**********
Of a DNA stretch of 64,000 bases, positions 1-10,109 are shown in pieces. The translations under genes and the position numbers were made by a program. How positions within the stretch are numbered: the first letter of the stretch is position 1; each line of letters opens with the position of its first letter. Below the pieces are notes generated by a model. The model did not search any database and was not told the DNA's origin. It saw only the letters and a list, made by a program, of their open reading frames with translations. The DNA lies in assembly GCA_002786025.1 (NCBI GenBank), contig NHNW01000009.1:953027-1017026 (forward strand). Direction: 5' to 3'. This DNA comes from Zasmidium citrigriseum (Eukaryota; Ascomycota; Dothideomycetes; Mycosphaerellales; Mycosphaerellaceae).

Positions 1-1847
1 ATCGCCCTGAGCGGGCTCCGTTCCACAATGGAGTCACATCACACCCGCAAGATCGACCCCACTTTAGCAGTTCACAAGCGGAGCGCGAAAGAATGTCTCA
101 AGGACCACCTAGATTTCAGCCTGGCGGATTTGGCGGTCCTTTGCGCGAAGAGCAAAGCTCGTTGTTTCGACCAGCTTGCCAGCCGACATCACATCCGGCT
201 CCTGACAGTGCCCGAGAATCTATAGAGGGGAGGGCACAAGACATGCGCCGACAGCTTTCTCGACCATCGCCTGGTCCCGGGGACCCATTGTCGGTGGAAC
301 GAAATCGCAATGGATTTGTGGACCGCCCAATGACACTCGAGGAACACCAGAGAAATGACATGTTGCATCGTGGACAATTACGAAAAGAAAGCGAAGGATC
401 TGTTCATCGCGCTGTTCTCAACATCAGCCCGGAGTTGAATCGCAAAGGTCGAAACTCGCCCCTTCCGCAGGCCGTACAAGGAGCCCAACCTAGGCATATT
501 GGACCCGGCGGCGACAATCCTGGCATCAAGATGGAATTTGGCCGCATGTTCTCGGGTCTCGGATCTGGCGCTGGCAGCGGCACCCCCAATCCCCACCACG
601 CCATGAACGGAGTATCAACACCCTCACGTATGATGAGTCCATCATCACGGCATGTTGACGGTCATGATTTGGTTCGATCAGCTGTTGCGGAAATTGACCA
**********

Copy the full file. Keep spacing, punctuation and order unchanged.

Of a DNA stretch of 64,000 bases, positions 1-10,109 are shown in pieces. The translations under genes and the position numbers were made by a program. How positions within the stretch are numbered: the first letter of the stretch is position 1; each line of letters opens with the position of its first letter. Below the pieces are notes generated by a model. The model did not search any database and was not told the DNA's origin. It saw only the letters and a list, made by a program, of their open reading frames with translations. The DNA lies in assembly GCA_002786025.1 (NCBI GenBank), contig NHNW01000009.1:953027-1017026 (forward strand). Direction: 5' to 3'. This DNA comes from Zasmidium citrigriseum (Eukaryota; Ascomycota; Dothideomycetes; Mycosphaerellales; Mycosphaerellaceae).

Positions 1-1847
1 ATCGCCCTGAGCGGGCTCCGTTCCACAATGGAGTCACATCACACCCGCAAGATCGACCCCACTTTAGCAGTTCACAAGCGGAGCGCGAAAGAATGTCTCA
101 AGGACCACCTAGATTTCAGCCTGGCGGATTTGGCGGTCCTTTGCGCGAAGAGCAAAGCTCGTTGTTTCGACCAGCTTGCCAGCCGACATCACATCCGGCT
201 CCTGACAGTGCCCGAGAATCTATAGAGGGGAGGGCACAAGACATGCGCCGACAGCTTTCTCGACCATCGCCTGGTCCCGGGGACCCATTGTCGGTGGAAC
301 GAAATCGCAATGGATTTGTGGACCGCCCAATGACACTCGAGGAACACCAGAGAAATGACATGTTGCATCGTGGACAATTACGAAAAGAAAGCGAAGGATC
401 TGTTCATCGCGCTGTTCTCAACATCAGCCCGGAGTTGAATCGCAAAGGTCGAAACTCGCCCCTTCCGCAGGCCGTACAAGGAGCCCAACCTAGGCATATT
501 GGACCCGGCGGCGACAATCCTGGCATCAAGATGGAATTTGGCCGCATGTTCTCGGGTCTCGGATCTGGCGCTGGCAGCGGCACCCCCAATCCCCACCACG
601 CCATGAACGGAGTATCAACACCCTCACGTATGATGAGTCCATCATCACGGCATGTTGACGGTCATGATTTGGTTCGATCAGCTGTTGCGGAAATTGACCA